-- A Syrian human rights group said today that at least 32 people had been killed and dozens injured in Aleppo, Syria, and its western suburbs in the hours after Syria's military declared the U.S.-Russian brokered cease-fire over.
After the Syrian military blamed rebels for not observing the truce, which was in its seventh day, the United Nations said a convoy transporting aid to the hard-hit city had been attacked, with 18 of the convoy's 31 trucks initially believed to have been hit.
The rights group, the Syrian Observatory for Human Rights, said that 12 people had been killed when the convoy was struck. Farhan Haq, a deputy spokesman for U.N. Secretary-General Ban Ki-moon, told ABC News that he could not confirm any information on potential casualties or the cause of the attack. He said that the United Nations' initial understanding was that a warehouse operated by the Syrian Arab Red Crescent had also been hit along with the convoy, before the trucks could distribute any aid to 78,000 people whom international groups had hoped to reach.
The fighting came amid signs the cease-fire was falling apart, with Russia casting doubt on it and the Syrian military declaring its conclusion.
But U.S. Secretary of State John Kerry, speaking to reporters in New York City, disputed the notion that the cease-fire had ended and redirected his frustrations toward the Russians.
"We have not had seven days of calm and delivery of humanitarian goods, and so it'd be good if they didn't talk first to the press but if they talked to the people who are actually negotiating this," Kerry said. "And I think it's -- as I said yesterday -- time to end the grandstanding and time to do the real work of delivering on the humanitarian goods that are necessary for access. So we just began today to see real movement of humanitarian goods, and let's see where we are, and we're happy to have a good conversation with them about how to proceed."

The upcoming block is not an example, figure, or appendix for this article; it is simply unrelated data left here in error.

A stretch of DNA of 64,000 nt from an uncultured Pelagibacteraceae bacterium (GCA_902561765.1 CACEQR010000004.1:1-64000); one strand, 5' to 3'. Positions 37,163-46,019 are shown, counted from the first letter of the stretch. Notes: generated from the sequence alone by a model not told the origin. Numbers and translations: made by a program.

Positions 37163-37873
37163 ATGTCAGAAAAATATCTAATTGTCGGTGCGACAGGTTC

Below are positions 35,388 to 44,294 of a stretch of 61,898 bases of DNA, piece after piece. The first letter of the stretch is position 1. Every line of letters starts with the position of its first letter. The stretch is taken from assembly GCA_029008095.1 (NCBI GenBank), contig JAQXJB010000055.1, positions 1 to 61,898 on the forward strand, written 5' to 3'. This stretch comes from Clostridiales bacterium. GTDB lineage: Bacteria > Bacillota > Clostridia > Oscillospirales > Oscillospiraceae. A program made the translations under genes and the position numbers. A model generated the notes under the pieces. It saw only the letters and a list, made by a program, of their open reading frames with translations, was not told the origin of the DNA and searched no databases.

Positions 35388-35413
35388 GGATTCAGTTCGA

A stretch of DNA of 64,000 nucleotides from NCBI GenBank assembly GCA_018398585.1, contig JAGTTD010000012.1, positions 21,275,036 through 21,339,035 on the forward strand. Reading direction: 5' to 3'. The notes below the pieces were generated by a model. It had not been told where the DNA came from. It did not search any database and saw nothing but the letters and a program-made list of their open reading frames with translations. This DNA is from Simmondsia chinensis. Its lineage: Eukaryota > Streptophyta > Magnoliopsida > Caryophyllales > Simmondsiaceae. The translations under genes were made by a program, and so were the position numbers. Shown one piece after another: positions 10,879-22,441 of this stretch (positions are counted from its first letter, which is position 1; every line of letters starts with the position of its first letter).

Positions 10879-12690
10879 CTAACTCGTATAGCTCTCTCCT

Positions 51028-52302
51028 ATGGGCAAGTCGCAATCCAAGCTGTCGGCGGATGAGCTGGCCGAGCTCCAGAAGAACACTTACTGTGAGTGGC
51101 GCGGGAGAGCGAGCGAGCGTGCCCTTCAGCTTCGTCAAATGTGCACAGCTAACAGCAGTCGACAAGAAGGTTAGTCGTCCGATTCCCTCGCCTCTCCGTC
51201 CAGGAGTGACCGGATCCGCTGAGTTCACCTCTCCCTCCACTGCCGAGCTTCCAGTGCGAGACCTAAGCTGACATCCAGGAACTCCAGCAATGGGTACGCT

Kerry is in New York City for the United Nations General Assembly, where international leaders will discuss the world's refugee crisis in a large part caused by the five-year Syrian war.
In a statement, State Department spokesman John Kirby stressed that the U.S. was waiting to hear from Russia on the current state of the cease-fire.
"While we have seen comments attributed to the Syrian military, our arrangement is with Russia, which is responsible for the Syrian regime's compliance, so we expect Russia to clarify their position," he said.
Before today's declaration by the Syrian military, the cease-fire was already on shaky ground, with reports of violations on both sides.
According to the Syrian Observatory for Human Rights, the besieged city of Aleppo was hit by at least four airstrikes on Sunday. The group also reported that convoys carrying humanitarian aid shipments had not received permission to enter the city, which desperately needs them. Aleppo is home to nearly 2 million people who lack regular access to water and electricity. An estimated 250,000 to 275,000 people live in areas held by anti-government rebels that have been a focus of intense airstrikes and artillery bombardment.
Additionally, on Saturday the U.S.-led coalition fighting ISIS halted an airstrike in eastern Syria that the Russian Defense Ministry said killed 62 Syrian government soldiers and injured 100 others.
A U.S. defense official told ABC News that the strike was supposed to target a collection of vehicles and personnel believed to belong to ISIS. The airstrike was halted after Russia communicated to the coalition that it was Syrian forces that were being struck. Australia, Denmark and the United Kingdom have acknowledged that their aircraft participated in the strike.
A senior Obama administration official told ABC News that the U.S. "relayed our regret" to the Syrian government through Russian officials.
According to a U.S. defense official, the leading theory is that the Syrian forces hit in the airstrike may have been conscripts or prisoners wearing civilian clothes, not regular Syrian Army uniforms.
The cease-fire must be renewed every 48 hours. The last extension was on Friday.
ABC News' Luis Martinez contributed to this report.